By Shaul Shay
Oct 04 2013
The Kenya attack shows a new pattern of hostage-taking and self-sacrifice, through which terrorists force their demands and command the world’s attention.
Since 2008, al-Qaeda and al-Qaeda-affiliated terror organisations have adopted a modus operandi that can be described as “self-sacrifice mega terror abduction”, first introduced by Chechen rebels against Russian civilian targets. The Westgate Mall attack in Nairobi late last month is itself a variation of previous attacks in Mumbai in 2008 and Algeria in January this year. This new kind of terrorist attack is a combination of a self-sacrificial operation along with hostage-taking. The terrorists in such a mission are ready to die, as in a suicide attack. The hostages are used mainly as human shields, and are not real bargain chips in negotiation. The objective of the terrorists is to kill as many civilians as possible and to extend the fighting against security forces for as long as possible (about three to four days) to gain maximum media coverage.
The latest example in Kenya was relatively complex and required detailed planning and advanced operational skills. To a great extent, such attacks match the theoretical model that describes terror as a sort of theatre in which each participant plays a role in transmitting the terrorists’ message. Abductions are generally the most prolonged type of attack and therefore require the “best play”, as well as the “actors’” (terrorists’) ability to adapt the developing drama to shifting reality.
In contrast to attacks that consist of a rapid, dramatic incident, such as suicide bombing, these attacks are prolonged incidents with characteristic peaks. In the case of suicide bombings, the government cannot influence events in real-time due to the speed of the developments. Its main activity is prior to the attack, by taking steps to prevent and thwart attacks, and immediately in the aftermath, by evacuating the victims, making arrests or apprehending the assailants. When it comes to hostages, the government is forced to enter a complex process of crisis management while facing moral, political and military dilemmas under a tight schedule, as well as exposure to public and international censure. Hostage-taking is a particularly effective tool in the hands of the terrorists to present their worldviews and demands, and to force them onto the agenda of the decision-makers as well as influence local and international public opinion.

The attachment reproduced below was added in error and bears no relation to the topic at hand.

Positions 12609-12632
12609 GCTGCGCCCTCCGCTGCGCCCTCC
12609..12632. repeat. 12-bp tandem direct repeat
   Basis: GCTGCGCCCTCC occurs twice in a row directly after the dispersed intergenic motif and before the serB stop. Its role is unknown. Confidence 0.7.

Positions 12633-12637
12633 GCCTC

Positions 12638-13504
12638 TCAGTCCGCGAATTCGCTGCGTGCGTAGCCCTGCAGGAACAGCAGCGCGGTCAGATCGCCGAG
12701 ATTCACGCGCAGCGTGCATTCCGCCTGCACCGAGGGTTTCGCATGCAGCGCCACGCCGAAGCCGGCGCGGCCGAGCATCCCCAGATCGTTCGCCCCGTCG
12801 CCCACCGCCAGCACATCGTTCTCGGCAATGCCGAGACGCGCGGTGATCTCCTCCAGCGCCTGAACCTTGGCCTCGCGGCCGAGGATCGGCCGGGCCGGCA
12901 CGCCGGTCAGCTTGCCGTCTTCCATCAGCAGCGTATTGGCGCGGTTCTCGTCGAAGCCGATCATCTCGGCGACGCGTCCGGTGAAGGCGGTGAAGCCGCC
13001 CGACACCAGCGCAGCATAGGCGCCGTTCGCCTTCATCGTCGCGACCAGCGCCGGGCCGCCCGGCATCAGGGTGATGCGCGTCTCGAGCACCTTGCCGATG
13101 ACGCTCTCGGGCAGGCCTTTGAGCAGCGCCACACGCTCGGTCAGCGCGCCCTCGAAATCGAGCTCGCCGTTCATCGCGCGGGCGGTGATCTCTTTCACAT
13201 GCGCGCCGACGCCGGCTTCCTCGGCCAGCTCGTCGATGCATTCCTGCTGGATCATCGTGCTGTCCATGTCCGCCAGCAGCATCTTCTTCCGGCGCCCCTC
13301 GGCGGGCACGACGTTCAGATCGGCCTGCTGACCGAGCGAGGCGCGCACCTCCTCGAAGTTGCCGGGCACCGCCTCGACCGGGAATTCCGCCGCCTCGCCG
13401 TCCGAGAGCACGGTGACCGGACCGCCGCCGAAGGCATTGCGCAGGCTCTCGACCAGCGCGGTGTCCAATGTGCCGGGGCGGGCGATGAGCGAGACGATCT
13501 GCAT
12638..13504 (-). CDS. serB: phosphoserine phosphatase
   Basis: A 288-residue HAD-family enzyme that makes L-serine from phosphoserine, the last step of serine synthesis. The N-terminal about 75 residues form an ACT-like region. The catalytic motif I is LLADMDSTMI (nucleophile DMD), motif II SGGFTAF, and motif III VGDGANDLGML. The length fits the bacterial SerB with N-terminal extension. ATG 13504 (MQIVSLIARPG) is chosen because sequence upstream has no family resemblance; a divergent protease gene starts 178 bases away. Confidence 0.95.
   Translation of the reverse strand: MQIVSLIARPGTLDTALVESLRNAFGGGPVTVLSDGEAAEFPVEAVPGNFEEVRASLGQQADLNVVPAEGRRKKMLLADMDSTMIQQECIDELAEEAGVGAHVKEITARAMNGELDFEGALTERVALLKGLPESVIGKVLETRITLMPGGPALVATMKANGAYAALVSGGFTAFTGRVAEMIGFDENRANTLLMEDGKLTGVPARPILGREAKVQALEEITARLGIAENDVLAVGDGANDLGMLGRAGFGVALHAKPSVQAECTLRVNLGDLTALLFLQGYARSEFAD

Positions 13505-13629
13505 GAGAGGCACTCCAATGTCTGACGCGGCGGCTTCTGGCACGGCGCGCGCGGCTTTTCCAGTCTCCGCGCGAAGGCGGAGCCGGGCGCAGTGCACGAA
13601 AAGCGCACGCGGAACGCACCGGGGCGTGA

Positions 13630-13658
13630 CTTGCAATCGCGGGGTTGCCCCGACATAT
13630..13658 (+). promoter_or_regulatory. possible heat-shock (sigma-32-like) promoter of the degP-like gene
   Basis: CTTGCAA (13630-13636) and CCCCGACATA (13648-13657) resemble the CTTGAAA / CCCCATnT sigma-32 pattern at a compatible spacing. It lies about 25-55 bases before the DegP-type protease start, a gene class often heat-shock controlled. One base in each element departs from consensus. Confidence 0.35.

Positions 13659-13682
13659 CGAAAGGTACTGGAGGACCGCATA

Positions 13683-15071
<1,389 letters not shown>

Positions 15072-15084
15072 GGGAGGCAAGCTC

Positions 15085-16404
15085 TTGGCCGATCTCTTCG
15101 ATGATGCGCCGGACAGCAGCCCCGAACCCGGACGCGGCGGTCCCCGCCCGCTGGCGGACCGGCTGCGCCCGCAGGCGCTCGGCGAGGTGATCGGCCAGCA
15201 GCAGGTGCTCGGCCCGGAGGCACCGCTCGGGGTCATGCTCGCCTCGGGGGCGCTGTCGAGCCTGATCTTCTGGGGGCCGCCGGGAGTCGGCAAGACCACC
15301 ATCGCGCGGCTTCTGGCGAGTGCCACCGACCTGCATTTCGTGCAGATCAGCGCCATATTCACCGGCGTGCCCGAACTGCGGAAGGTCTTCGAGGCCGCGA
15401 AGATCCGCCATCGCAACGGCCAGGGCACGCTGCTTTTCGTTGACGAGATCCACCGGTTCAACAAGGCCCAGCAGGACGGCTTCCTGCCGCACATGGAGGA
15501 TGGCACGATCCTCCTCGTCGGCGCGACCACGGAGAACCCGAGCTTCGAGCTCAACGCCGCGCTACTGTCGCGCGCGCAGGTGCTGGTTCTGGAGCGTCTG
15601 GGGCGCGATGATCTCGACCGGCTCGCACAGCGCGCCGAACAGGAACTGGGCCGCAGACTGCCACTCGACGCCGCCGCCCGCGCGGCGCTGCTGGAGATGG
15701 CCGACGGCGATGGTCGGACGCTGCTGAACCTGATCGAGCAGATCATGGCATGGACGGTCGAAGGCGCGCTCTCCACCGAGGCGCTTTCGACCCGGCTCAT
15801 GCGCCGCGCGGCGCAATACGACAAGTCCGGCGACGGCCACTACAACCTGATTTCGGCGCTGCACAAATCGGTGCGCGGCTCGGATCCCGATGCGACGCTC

An examination of the characteristics of these attacks reveals a pattern. For instance, the perpetrators of the last such terror attacks were all linked to al-Qaeda. The Mumbai attack in November 2008 was carried out by the Lashkar-e-Toiba, the strike on the Al Amenas gas facility in Algeria in January was done by al-Qaeda in the Islamic Maghreb and the attack on the shopping mall in Nairobi was by al-Shabaab al-Mujahideen, which is a branch of al-Qaeda in east Africa.
The targets were prominent public places important to the economy and to tourists (hotels in Mumbai, gas facility in Algeria, big shopping mall in Kenya). They were also directed towards foreign hostages and victims (foreign guests in the hotels and Jews and Israelis in Chabad House in Mumbai, foreign workers in the gas facility in Algeria and foreign citizens and Israelis in Nairobi). In all cases, the attackers allegedly had a safe haven in a neighbouring country: Pakistan in the Mumbai attack, Libya in the attack in Algeria and Somalia in the attack in Kenya. The strikes were conducted by big groups of terrorists: 10 in Mumbai, 30-40 in Algeria and between 10-15 in Kenya. The number of hostages taken was also big, in the hundreds in all three cases. Fatalities also numbered between dozens to hundreds, and hundreds were wounded in each of the three cases, with some of the dead being foreign citizens.
The way in which the attack on the Nairobi mall was carried out aligns with a new plan of action put forward in a message by al-Qaeda leader Ayman al-Zawahiri on September 13. Al-Zawahiri warned against attacks on non-Western states unless the regime was part of “the American forces”. He recommended taking “the citizens of the countries that are participating in the invasion of Muslim countries as hostages so that our prisoners may be freed in exchange”. He also stressed that it was important to avoid Muslim casualties.
The modern urban arena offers many publicity-rich targets, and protecting all potential targets of this type is near impossible. So what lessons can be learned for the future? I would suggest three. One, better and more efficient intelligence before the attack to prevent it and during the phase of crisis management. Two, qualified counter-terrorism units capable of fast response. Kenyan, Algerian and Indian authorities waited too long to take definitive action to kill the terrorists. They allowed the siege to stretch out over three to four days. That may have made sense on the assumption that they were dealing with a “normal” hostage situation but, in future, terrorists should not be allowed to control the situation for so long. Three, better coordination between the different agencies and services involved in crises management.
An attack such as this keeps the terror organisation in the news, extracting maximum publicity. There is evidence to suggest that such operations motivate other terrorist groups to adopt similar methods. The terror organisation constitutes a constant threat based on the trauma of the previous attack, while declaring that similar attacks will follow. So we have to prepare a better response in advance.
Shaul Shay, a colonel (res) and former deputy head of the National Security Council of Israel, is senior research fellow at the Begin-Sadat Centre for Strategic Studies and the International Policy Institute for Counter-Terrorism at the Interdisciplinary Centre, Herzeliya , Israel